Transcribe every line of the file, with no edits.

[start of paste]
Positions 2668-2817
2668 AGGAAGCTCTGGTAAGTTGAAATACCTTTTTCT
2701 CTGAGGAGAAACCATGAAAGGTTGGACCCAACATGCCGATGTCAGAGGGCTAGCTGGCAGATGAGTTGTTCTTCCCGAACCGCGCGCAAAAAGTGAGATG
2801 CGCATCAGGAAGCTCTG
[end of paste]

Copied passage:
Positions 2668-2817
2668 AGGAAGCTCTGGTAAGTTGAAATACCTTTTTCT
2701 CTGAGGAGAAACCATGAAAGGTTGGACCCAACATGCCGATGTCAGAGGGCTAGCTGGCAGATGAGTTGTTCTTCCCGAACCGCGCGCAAAAAGTGAGATG
2801 CGCATCAGGAAGCTCTG